But here's no reason why with good blood glucose control using the new technology available to us that we can't defy previous life expectancy models. We're a pioneer generation with tools available to us that previous diabetics did not.
     
  16. kitedoc

    kitedoc Type 1 · Well-Known Member

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    And from an epidemiology viewpoint ( which cannot establish cause just association) the lower one's cholesterol is the higher the risk of cardiovacsular disease and all causes of death and the slope is steeper in woman than in men. see zoeharcombe.com - 2008. WHO data of 192 countries
    This begs thevquestion of whether prescription of cholesterol lowering drugs are a concern for women more than men?
     
  17. Ryhia

    Ryhia Type 2 · Well-Known Member

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    I don't know whether it is pertinent to your question or not but both my mum and my aunt were diabetic, the difference is they started out as type 2 and gradually moved to being insulin dependent. My mum died at 89 (not diabetes related), my aunt died at 93. Didn't note any issues with my aunt and the only thing with my mum was that she had poor eyesight in later life, which she could have had in any case. I know that she really struggled with her diabetes medication as a type 2 as it did not agree with her of course she followed a high carb diets as recommended so consequently her bloods used to run quite high, guess that's why she ended up taking insulin.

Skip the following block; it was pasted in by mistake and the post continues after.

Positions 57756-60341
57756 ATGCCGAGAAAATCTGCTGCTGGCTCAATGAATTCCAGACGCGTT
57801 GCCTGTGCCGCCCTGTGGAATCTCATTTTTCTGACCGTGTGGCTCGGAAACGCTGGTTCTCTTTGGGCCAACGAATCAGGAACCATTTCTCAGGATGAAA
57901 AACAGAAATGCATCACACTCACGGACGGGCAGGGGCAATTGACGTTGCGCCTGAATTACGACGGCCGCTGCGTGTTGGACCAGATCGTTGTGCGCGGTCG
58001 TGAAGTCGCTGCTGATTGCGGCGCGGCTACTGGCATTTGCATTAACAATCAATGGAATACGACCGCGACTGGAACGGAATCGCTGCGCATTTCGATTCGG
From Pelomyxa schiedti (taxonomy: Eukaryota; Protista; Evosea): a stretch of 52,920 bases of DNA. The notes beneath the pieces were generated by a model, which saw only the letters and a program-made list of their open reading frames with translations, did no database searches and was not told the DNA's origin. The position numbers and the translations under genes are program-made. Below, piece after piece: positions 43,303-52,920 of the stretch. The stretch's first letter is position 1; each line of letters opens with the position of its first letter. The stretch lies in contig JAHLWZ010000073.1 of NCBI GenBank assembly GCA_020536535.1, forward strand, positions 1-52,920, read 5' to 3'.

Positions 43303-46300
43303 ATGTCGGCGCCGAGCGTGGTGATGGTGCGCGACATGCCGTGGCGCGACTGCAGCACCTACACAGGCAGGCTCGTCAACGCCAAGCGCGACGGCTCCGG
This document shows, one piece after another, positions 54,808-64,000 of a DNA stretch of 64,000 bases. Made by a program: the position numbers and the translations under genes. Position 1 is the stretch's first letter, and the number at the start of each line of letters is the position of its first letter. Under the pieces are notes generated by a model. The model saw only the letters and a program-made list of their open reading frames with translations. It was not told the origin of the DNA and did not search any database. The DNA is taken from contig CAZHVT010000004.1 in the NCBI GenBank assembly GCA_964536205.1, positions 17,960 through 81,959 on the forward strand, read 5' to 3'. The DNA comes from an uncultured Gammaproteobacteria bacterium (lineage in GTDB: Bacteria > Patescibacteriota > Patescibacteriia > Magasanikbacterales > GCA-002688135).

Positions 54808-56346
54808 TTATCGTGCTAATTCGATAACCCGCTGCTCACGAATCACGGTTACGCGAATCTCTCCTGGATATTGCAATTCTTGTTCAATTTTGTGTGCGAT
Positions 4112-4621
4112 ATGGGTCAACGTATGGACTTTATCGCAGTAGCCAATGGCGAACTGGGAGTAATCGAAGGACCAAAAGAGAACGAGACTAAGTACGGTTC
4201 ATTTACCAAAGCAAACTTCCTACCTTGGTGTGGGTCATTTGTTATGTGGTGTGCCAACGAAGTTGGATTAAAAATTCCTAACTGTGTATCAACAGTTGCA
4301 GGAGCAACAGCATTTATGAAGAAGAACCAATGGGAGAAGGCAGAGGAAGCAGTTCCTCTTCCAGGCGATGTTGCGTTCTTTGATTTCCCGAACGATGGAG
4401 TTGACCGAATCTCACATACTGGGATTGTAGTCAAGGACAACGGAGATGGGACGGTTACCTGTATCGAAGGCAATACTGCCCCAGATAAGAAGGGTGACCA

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  18. Marie 2